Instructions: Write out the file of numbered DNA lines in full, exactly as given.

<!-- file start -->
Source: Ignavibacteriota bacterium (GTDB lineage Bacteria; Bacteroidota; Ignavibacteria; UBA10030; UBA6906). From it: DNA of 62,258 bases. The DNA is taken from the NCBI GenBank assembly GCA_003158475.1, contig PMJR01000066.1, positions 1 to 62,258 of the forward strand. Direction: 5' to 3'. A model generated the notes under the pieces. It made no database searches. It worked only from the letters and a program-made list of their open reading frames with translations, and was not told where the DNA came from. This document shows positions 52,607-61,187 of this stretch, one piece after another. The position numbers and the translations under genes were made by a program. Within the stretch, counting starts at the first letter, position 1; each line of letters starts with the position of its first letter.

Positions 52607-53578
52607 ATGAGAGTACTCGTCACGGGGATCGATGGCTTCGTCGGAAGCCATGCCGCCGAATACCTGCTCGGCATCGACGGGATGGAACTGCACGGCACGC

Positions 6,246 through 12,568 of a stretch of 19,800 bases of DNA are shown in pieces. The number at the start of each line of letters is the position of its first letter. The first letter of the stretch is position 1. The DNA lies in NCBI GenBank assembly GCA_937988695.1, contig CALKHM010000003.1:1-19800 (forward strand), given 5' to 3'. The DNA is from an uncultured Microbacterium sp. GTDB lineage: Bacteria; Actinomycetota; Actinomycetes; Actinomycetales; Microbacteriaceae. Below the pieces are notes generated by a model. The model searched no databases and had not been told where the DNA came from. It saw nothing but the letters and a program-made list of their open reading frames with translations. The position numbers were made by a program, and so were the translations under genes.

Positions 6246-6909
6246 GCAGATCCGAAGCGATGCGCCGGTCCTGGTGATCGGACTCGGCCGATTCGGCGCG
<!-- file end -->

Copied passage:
Source: Ignavibacteriota bacterium (GTDB lineage Bacteria; Bacteroidota; Ignavibacteria; UBA10030; UBA6906). From it: DNA of 62,258 bases. The DNA is taken from the NCBI GenBank assembly GCA_003158475.1, contig PMJR01000066.1, positions 1 to 62,258 of the forward strand. Direction: 5' to 3'. A model generated the notes under the pieces. It made no database searches. It worked only from the letters and a program-made list of their open reading frames with translations, and was not told where the DNA came from. This document shows positions 52,607-61,187 of this stretch, one piece after another. The position numbers and the translations under genes were made by a program. Within the stretch, counting starts at the first letter, position 1; each line of letters starts with the position of its first letter.

Positions 52607-53578
52607 ATGAGAGTACTCGTCACGGGGATCGATGGCTTCGTCGGAAGCCATGCCGCCGAATACCTGCTCGGCATCGACGGGATGGAACTGCACGGCACGC

Positions 6,246 through 12,568 of a stretch of 19,800 bases of DNA are shown in pieces. The number at the start of each line of letters is the position of its first letter. The first letter of the stretch is position 1. The DNA lies in NCBI GenBank assembly GCA_937988695.1, contig CALKHM010000003.1:1-19800 (forward strand), given 5' to 3'. The DNA is from an uncultured Microbacterium sp. GTDB lineage: Bacteria; Actinomycetota; Actinomycetes; Actinomycetales; Microbacteriaceae. Below the pieces are notes generated by a model. The model searched no databases and had not been told where the DNA came from. It saw nothing but the letters and a program-made list of their open reading frames with translations. The position numbers were made by a program, and so were the translations under genes.

Positions 6246-6909
6246 GCAGATCCGAAGCGATGCGCCGGTCCTGGTGATCGGACTCGGCCGATTCGGCGCG